Cody Dock, a long forgotten gasworks dock on Bow Creek, is experiencing a revival as moorings and a creative arts and community centre hold an open day for the public.
Around 1870, when the Imperial Gas Company were building their works at Bromley by Bow they built a dock on Bow Creek to bring in the coal to the works and take out coke and possibly other products. The location of the works was perhaps not particularly well-chosen, as coal could only be brought up the tidal creek for a few hours on each high tide. The original dock was around 1000 ft long and 100 ft wide, and the large-scale OS maps show a rather narrower entrance of roughly 20-25 ft with a single dock gate and a swing bridge across it.
The gas works ceased production in the early 1960s, and the site is now a business park, but perhaps surprisingly the dock - or at least part of it is still there. Maps have gone metric, but the dock is still around the same width of 30m, but the dock was reduced to around a third of its original length at 110m, still a sizeable body of water. It appears to have been retained as part of a drainage scheme for the area, although it probably no longer operates as such, and was given a solid barrier across the entrance in place of a gate, with a fixed walkway across. There is also a substantial high cable bridge across near the mouth of the entrance.
A few years ago Simon Myers came up Bow Creek in a boat, saw the entrance and decided to find out more about the disused dock. As I found a little later, there were plans for a path from the Olympic area to the Thames and the dock was an obstacle, in particular because of problems of ownership. The planners of the so-called 'Fatwalk' had decided to avoid it with a million pound footbridge across Bow Creek just above the site, but the money ran out before much of the Fatwalk could be completed, its premature end at a fence around the dock.
Myers set up the Gasworks Dock Partnership as a social enterprise in November 2009 and it was registered as a charity in 2001 to "act as a vehicle for community led regeneration and nurtures public engagement in the revitalisation of our waterways." Based at Cody Dock it has already set up a Docklands Community Boat and is busy developing the 2.5 acre site, and has now more or less cleared the many tons of rubbish and rubble. The GDP hopes to open up the dock to provide mooring for a number of barges, both for living in and visitor moorings and to provide a wooden bascule bridge across the dock entrance to carry the Fatwalk across, which would join the existing section from beside Twelvetrees Bridge to a isolated section only currently accessible to those working on the neighbouring industrial estate. A short section along currently unused riverbank next to a recycling area could then extend the path to join up with the existing path and bridge south of the East India Dock Road (where there is also a riverside path completed around 20 years ago but never opened to the public with an entrance from Canning Town station) and allow walkers to reach the Thames at East India Dock and Trinity Buoy Wharf.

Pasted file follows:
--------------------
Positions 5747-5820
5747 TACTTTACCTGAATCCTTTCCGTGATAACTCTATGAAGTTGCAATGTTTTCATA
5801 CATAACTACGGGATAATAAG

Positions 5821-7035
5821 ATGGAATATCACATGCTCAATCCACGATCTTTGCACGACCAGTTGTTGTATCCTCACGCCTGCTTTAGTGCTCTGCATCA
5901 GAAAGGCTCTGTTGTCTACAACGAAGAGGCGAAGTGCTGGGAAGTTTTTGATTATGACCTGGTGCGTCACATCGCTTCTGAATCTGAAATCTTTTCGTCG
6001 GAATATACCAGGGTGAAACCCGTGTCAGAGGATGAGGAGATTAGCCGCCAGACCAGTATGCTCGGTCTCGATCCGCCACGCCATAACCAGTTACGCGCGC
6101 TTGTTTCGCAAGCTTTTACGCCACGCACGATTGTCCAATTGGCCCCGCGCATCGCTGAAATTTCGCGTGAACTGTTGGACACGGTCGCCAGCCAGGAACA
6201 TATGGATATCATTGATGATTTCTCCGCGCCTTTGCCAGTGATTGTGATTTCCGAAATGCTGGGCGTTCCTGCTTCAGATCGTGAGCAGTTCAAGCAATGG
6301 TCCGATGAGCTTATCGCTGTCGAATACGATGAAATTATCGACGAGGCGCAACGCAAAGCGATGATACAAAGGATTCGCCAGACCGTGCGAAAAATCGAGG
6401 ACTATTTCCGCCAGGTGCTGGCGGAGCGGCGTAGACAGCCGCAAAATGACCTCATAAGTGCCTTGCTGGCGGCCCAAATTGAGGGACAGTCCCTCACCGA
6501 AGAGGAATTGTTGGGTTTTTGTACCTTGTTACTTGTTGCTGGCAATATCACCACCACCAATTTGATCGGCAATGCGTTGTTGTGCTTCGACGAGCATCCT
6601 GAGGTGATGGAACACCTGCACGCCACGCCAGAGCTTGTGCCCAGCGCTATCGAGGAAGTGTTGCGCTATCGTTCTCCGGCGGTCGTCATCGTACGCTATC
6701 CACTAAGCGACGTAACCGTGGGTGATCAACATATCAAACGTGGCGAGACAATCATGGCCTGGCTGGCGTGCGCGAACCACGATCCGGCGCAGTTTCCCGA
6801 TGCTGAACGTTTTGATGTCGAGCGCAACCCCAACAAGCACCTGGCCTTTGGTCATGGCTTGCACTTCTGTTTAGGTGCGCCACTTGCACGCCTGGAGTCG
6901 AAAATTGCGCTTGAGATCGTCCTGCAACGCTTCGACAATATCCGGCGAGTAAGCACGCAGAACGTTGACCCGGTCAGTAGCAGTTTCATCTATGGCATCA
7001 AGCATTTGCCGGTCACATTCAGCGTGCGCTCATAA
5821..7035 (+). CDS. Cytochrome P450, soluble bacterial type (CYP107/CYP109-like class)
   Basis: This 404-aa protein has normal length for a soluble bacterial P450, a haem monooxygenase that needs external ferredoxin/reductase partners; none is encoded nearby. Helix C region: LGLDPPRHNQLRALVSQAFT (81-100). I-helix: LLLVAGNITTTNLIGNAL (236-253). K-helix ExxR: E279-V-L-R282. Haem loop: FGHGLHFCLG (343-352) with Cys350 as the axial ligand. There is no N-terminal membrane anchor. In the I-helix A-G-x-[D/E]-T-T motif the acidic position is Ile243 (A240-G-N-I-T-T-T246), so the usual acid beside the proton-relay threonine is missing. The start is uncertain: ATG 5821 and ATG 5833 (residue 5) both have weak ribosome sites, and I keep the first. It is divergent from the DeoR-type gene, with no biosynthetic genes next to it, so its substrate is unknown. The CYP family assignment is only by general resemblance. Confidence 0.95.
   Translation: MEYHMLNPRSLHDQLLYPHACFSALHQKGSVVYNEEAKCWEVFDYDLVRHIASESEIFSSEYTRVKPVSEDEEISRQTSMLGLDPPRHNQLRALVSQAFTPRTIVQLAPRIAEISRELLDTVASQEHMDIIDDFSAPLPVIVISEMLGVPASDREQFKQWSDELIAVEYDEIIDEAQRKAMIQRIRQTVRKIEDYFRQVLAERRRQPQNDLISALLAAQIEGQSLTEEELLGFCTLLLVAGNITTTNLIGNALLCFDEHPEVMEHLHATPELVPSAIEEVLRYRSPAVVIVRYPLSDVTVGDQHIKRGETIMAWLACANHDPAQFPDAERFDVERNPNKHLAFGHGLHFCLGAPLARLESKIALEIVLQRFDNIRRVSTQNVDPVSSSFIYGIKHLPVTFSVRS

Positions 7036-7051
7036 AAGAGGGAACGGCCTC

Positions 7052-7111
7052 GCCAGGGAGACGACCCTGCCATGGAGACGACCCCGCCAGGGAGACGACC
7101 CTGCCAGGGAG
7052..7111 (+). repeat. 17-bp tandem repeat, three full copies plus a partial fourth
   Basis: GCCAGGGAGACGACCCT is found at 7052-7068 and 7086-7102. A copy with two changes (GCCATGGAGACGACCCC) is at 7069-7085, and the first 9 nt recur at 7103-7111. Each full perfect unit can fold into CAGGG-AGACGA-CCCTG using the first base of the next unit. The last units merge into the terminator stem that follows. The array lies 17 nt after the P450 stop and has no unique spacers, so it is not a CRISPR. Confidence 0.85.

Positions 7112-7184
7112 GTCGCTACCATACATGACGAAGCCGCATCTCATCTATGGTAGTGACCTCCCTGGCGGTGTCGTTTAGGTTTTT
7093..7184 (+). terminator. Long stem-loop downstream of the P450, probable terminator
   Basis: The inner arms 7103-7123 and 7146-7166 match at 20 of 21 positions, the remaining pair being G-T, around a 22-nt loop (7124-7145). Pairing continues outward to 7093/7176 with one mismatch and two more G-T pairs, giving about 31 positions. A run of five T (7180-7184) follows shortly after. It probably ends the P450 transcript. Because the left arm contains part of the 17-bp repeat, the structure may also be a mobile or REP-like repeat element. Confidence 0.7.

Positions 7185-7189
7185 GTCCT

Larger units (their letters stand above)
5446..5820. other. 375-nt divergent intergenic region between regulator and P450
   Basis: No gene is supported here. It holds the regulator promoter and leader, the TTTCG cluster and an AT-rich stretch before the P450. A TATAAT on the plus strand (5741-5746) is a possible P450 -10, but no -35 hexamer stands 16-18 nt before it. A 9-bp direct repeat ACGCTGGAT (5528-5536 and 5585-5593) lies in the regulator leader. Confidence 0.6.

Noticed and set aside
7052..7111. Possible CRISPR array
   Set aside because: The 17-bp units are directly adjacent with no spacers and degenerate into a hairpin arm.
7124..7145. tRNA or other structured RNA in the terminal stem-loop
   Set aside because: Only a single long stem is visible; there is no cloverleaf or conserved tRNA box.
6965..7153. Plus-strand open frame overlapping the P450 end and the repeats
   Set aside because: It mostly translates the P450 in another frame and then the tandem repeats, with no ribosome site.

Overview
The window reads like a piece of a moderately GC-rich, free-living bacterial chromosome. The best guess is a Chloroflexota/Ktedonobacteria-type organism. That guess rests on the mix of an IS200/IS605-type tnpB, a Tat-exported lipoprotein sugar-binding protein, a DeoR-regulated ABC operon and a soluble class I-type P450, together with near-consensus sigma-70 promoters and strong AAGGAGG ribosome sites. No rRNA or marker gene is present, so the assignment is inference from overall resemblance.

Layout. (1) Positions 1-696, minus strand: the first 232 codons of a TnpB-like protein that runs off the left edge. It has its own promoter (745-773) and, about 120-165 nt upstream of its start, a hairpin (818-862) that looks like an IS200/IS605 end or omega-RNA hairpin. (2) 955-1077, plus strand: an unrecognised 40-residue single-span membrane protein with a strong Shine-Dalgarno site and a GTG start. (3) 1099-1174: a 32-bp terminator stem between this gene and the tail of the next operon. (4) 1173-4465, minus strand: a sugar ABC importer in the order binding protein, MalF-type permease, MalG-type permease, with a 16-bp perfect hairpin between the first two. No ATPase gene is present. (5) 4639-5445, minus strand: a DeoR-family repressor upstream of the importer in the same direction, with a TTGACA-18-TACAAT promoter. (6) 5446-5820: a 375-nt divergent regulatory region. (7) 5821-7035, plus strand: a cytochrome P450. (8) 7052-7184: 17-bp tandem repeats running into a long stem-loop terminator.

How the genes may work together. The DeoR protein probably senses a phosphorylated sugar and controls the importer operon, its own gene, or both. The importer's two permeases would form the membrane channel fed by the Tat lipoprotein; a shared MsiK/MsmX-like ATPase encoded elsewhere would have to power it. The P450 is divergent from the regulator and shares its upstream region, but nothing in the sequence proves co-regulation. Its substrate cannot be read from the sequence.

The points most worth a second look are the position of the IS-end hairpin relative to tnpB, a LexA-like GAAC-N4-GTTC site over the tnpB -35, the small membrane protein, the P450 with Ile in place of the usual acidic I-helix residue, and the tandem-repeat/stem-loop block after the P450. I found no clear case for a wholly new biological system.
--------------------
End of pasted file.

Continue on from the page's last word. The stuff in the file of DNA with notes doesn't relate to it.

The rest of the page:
The dock itself is brick lined and was presumably dredged before it was isolated from the river as there is only a few inches of mud on its bottom. The plan is to remove the current barrier and to have a low sill across the entrance which would retain water in it at low tide but allow boats to come in and out around high tides, the only times when navigation is possible in Bow Creek. It has a small reedbed at one end and is a haven for wild life, with many bird species living there or visiting. I didn't see a kingfisher, but they are there most days.
Other developments planned for the Cody Dock site include Visitor centre & café, an exhibition space, an industrial heritage archive and museum, affordable studio and workshop space and dry dock facilities.
This is an exciting community development that aims to give the public access to more of the Lower Lea and to see its varied wildlife as well as celebrating its industrial heritage. It will also set up a lively community based arts and creative industries quarter which will stimulate creative enterprise in the area, and will support a wide range of arts, cultural and educational programs. It is a great example of a project that has arisen out of the heritage and potential of the area rather than something essentially alien imposed by outside bodies, one that will enrich and grow the area rather than distort its priorities. It comes at a time when a new DLR station, Star Lane, just a few minutes walk away has greatly increased the ease of access to the area.
Cody Dock has come a long way - particularly since Myers was warned it would be impossible to do anything there when he started, and the site should be open to the public this summer. But it needs money and volunteers to realise its plans.